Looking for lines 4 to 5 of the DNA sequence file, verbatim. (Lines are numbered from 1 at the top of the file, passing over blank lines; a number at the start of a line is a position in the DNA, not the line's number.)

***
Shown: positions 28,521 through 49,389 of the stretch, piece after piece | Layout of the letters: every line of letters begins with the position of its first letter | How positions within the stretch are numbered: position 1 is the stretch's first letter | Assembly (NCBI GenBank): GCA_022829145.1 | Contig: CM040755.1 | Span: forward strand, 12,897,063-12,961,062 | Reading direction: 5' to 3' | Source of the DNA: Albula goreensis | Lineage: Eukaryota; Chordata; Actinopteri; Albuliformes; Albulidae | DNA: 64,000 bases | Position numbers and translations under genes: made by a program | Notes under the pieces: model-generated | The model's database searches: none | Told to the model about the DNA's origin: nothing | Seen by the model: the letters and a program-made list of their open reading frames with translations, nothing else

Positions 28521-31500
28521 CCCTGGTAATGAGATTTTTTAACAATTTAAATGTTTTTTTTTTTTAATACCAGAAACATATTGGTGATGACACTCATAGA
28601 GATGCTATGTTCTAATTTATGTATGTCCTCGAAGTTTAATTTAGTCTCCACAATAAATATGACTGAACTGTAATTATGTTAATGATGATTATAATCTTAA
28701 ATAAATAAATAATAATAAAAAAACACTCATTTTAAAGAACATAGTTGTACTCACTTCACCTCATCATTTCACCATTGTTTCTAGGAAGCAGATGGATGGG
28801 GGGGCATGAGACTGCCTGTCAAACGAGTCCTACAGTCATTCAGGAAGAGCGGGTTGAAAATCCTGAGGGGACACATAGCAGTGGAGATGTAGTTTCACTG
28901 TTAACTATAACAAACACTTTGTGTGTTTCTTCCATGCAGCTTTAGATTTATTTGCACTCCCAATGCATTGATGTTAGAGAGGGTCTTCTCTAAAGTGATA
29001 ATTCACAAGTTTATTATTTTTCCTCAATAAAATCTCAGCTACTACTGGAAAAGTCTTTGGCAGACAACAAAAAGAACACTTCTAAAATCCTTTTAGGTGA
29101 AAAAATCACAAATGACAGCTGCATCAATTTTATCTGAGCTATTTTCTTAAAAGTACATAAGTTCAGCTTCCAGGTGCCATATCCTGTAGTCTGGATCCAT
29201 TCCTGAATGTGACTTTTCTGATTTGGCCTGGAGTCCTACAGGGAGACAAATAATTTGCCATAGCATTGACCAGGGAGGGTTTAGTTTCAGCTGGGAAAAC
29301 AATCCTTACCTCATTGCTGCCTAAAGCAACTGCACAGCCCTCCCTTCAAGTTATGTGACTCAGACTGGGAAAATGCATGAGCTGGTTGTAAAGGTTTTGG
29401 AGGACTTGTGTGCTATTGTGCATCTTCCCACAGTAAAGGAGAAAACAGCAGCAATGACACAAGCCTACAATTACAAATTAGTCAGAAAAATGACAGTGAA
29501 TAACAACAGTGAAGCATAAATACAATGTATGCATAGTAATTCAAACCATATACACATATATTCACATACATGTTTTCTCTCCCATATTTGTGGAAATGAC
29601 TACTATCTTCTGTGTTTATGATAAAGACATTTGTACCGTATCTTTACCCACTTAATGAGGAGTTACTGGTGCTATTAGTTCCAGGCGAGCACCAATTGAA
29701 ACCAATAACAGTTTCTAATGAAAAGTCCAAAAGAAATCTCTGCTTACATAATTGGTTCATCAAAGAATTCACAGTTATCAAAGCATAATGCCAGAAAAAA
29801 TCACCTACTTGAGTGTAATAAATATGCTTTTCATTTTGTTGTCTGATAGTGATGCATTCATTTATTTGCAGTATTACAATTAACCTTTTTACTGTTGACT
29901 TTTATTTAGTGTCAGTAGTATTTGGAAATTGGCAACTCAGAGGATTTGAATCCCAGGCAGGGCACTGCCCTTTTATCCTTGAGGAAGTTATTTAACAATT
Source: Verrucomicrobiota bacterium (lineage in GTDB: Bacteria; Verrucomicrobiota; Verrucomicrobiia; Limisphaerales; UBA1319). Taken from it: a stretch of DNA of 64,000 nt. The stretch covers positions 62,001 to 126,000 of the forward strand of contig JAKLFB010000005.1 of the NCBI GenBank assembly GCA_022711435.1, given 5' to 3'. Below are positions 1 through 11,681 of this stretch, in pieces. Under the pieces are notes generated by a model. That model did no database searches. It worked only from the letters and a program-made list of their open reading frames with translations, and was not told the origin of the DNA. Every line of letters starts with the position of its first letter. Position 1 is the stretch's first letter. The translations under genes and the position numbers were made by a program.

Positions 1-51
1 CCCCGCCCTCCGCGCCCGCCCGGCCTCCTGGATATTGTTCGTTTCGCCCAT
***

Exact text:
28601 GATGCTATGTTCTAATTTATGTATGTCCTCGAAGTTTAATTTAGTCTCCACAATAAATATGACTGAACTGTAATTATGTTAATGATGATTATAATCTTAA
28701 ATAAATAAATAATAATAAAAAAACACTCATTTTAAAGAACATAGTTGTACTCACTTCACCTCATCATTTCACCATTGTTTCTAGGAAGCAGATGGATGGG